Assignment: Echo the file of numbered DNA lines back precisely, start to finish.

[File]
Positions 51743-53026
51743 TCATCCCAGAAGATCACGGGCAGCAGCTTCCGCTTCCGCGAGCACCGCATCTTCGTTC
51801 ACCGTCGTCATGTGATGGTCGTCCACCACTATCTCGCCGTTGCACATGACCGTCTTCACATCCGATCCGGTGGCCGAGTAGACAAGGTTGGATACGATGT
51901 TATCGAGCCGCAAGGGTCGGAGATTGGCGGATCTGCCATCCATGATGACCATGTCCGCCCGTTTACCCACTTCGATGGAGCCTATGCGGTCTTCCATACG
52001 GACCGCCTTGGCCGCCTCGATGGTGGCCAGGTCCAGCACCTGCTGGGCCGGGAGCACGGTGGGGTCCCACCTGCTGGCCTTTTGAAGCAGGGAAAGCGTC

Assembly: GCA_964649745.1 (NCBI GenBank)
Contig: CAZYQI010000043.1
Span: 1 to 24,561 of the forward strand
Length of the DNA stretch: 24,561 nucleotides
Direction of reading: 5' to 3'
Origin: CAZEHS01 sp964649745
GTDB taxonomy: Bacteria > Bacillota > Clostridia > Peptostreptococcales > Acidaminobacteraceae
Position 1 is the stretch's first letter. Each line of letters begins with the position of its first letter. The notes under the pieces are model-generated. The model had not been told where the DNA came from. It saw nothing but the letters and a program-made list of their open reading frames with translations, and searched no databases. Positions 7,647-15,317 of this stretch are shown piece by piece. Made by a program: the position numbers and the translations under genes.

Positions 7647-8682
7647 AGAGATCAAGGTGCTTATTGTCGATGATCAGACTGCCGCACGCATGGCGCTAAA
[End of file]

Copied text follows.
Positions 51743-53026
51743 TCATCCCAGAAGATCACGGGCAGCAGCTTCCGCTTCCGCGAGCACCGCATCTTCGTTC
51801 ACCGTCGTCATGTGATGGTCGTCCACCACTATCTCGCCGTTGCACATGACCGTCTTCACATCCGATCCGGTGGCCGAGTAGACAAGGTTGGATACGATGT
51901 TATCGAGCCGCAAGGGTCGGAGATTGGCGGATCTGCCATCCATGATGACCATGTCCGCCCGTTTACCCACTTCGATGGAGCCTATGCGGTCTTCCATACG
52001 GACCGCCTTGGCCGCCTCGATGGTGGCCAGGTCCAGCACCTGCTGGGCCGGGAGCACGGTGGGGTCCCACCTGCTGGCCTTTTGAAGCAGGGAAAGCGTC

Assembly: GCA_964649745.1 (NCBI GenBank)
Contig: CAZYQI010000043.1
Span: 1 to 24,561 of the forward strand
Length of the DNA stretch: 24,561 nucleotides
Direction of reading: 5' to 3'
Origin: CAZEHS01 sp964649745
GTDB taxonomy: Bacteria > Bacillota > Clostridia > Peptostreptococcales > Acidaminobacteraceae
Position 1 is the stretch's first letter. Each line of letters begins with the position of its first letter. The notes under the pieces are model-generated. The model had not been told where the DNA came from. It saw nothing but the letters and a program-made list of their open reading frames with translations, and searched no databases. Positions 7,647-15,317 of this stretch are shown piece by piece. Made by a program: the position numbers and the translations under genes.

Positions 7647-8682
7647 AGAGATCAAGGTGCTTATTGTCGATGATCAGACTGCCGCACGCATGGCGCTAAA